Newburgh’s origins date back to 1261, but it was in the mid 18th century that the village began to thrive as a centre for salmon fishing. And by the 1880s, it was home to a small fleet of sailing vessels, as well as a dozen resident fishing boats.
It’s a location that offers the best of both worlds: today’s Newburgh — a popular, bustling village — is within easy commuting distance of business hubs such as Aberdeen, Ellon and Peterhead; there’s also quick access to some of the most stunning scenery and wildlife you’ll find the length and breadth of Scotland.
In a region with such an enviable reputation for its food and drink, you’ll find plenty of places to sample the best of the local larder and beyond, ranging from restaurants serving outstanding Scottish and international cuisine, to cosy coffee spots dishing up tasty home bakes.
The village is right at the heart of an area famous for its history and heritage, with a host of things to see and do. So, whether you’re looking for a relaxing day out, or need something more invigorating to blow away the cobwebs, you’ll find exactly what you need near Knockhall.
With Forvie Sands right on your doorstep, and miles of coastline to explore, this is the perfect place for dog walks, picnics and sandcastles.
Balmedie Beach is only six miles away; Cruden Bay has a sweeping expanse of pink sands and dunes; while Aberdeen beach is popular with surfers and windsurfers; and further down the coast, you’ll find Stonehaven: a popular spot for lunches and walks up to Dunnottar Castle.
Right on your doorstep is the family-friendly Newburgh Inn, offering regional classics such as roasted venison and Scottish salmon.
Eat on the Green in the quaint village of Udny Green is a fine-dining restaurant and something of a north east institution.
Formartine’s near Tarves has the perfect atmosphere for a relaxing breakfast, lunch or afternoon tea. And its fine food hall is stocked with appetising local products, including some from its very own estate and smokehouse.
You’re never far away from bustling Aberdeen where there are hundreds of shops to choose from as well as cinemas, music and comedy venues, pubs and clubs.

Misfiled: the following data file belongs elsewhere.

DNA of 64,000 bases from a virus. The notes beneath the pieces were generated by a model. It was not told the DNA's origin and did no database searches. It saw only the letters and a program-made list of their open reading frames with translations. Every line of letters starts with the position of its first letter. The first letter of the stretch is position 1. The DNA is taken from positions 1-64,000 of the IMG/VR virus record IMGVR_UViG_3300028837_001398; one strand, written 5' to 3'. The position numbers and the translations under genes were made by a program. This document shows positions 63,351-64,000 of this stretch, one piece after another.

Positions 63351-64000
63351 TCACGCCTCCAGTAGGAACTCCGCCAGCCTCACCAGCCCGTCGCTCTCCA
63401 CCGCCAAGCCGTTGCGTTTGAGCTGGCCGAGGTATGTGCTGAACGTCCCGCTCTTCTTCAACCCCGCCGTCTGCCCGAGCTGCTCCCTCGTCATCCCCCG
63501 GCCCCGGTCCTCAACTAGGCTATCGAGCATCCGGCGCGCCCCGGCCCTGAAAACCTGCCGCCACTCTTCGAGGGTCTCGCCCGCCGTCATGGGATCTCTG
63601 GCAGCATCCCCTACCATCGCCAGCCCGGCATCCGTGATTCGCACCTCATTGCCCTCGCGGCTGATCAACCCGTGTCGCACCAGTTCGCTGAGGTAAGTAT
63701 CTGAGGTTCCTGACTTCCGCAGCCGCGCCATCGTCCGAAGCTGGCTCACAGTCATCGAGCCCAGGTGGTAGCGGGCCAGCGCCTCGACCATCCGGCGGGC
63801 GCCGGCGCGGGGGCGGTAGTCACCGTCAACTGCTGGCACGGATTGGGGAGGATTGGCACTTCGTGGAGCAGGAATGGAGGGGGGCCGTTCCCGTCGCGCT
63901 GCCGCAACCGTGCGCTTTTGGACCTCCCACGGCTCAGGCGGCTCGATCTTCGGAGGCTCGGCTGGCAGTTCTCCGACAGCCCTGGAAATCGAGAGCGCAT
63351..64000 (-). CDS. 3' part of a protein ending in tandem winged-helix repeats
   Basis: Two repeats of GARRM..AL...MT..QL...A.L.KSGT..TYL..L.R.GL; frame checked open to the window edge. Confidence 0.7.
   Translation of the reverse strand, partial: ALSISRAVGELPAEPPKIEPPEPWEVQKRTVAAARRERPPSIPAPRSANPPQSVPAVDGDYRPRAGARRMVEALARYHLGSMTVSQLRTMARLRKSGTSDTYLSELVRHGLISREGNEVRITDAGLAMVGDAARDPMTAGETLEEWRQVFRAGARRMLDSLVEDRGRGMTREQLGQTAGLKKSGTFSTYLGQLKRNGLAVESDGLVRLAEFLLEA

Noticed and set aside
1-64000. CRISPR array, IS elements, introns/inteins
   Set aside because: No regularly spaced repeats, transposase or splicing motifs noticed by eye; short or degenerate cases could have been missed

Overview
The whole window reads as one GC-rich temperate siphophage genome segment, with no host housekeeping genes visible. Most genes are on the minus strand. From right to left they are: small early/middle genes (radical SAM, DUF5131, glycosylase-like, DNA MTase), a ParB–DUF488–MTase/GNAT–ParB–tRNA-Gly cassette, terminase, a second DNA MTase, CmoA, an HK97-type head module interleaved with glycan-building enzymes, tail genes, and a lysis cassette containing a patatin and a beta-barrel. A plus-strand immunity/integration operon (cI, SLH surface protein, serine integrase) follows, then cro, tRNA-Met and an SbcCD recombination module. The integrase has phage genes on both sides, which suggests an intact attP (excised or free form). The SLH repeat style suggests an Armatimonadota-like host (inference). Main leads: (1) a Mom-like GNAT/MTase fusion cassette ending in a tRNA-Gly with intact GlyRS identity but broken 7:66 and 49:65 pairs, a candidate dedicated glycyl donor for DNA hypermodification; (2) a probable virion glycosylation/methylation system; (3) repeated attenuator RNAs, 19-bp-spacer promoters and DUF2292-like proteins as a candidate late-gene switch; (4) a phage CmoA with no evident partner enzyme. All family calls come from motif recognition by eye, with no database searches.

The Granite City hosts hundreds of theatrical productions a year, including ballet, opera and drama, and the Aberdeen Exhibition and Conference Centre holds hundreds of events and conferences annually: consistently attracting world famous bands, singers and comedians.
From secret hidey-holes and tales of restless spirits, to the brooding inspiration for works of literary renown, you’ll find some of Scotland’s most spectacular castles and stately homes – as well as fascinating historical sites – close to Newburgh.
Knockhall Castle itself, now in ruins, dates from 1565; Slains Castle near Cruden Bay is thought to be the inspiration for Bram Stoker’s Dracula; Tolquhon Castle is one of the most picturesque in the country, complete with secret hiding place for valuables; and William the Lion is believed to have built Fyvie Castle in the 13th century.
You can take a guided tour round Haddo House near Tarves, or visit its country park complete with lakes, monuments, woodland walks and deer park.
A 10-minute drive will take you to the Meadows Sports Centre in Ellon, which has everything from a fitness suite to rugby pitches. The town also has a 25-metre swimming pool at the Ellon Community Campus.
If you prefer to work out before the commute home, Aberdeen Sports Village and Aquatics Centre on King Street is a world-class sports facility, catering for a range of activities, including athletics, football, swimming, hockey, squash, martial arts and boxing.
People made their home at Forvie for thousands of years, despite a constant battle against its shifting sands. In fact, the ancient church on the site was smothered during a massive sand storm in the 15th century.
Today, the stark beauty of the dunes and the chance to glimpse their plentiful wildlife is what brings many visitors to the reserve at Collieston, near Ellon.
Renowned for its birds, with grey seals often seen at the mouth of the Ythan, it’s part of the largest sand dune system in the UK. In the summer months, Forvie’s home to one of the largest breeding colonies of eider ducks in Britain, as well as terns; and throughout the year the muds of the Ythan Estuary attract waders and wildfowl.
There is bird hide at Waulkmill, cycle racks at the main car park, and a story trail to follow at the site of Forvie Village. There are also waymarked paths varying in length from two to four miles.
And you may even be lucky enough to find the beautiful, hidden, Hackley Bay.
The north east has an incredibly rich golfing heritage and is home to more than 50 courses, including the village’s very own Newburgh on Ythan Golf Club.
Situated on the Ythan Estuary, the course overlooks the North Sea and Forvie National Nature Reserve. The club was founded in 1888, and is a challenging championship links course that demands accurate golf from tee to green. The clubhouse was opened in 2001 by the 1999 Open Champion Paul Lawrie.
Royal Aberdeen Golf Club was founded in 1780 and claims to be the sixth oldest golf club in the world.
A traditional old Scottish links, the Balgownie course’s outward nine is acknowledged as one of the finest in links golf anywhere worldwide: cutting its way through some wonderful dune formations. The club itself has a diverse local and international membership and has hosted major national and international events, including the 2014 AAM Scottish Open.
The Great North of Scotland Railway Company commissioned Cruden Bay Golf Club’s links course in 1894. Opening in 1899, from the very beginning, golfers came from all over the world to play the championship course, which was designed by Old Tom Morris of St Andrews, with help from Archie Simpson.
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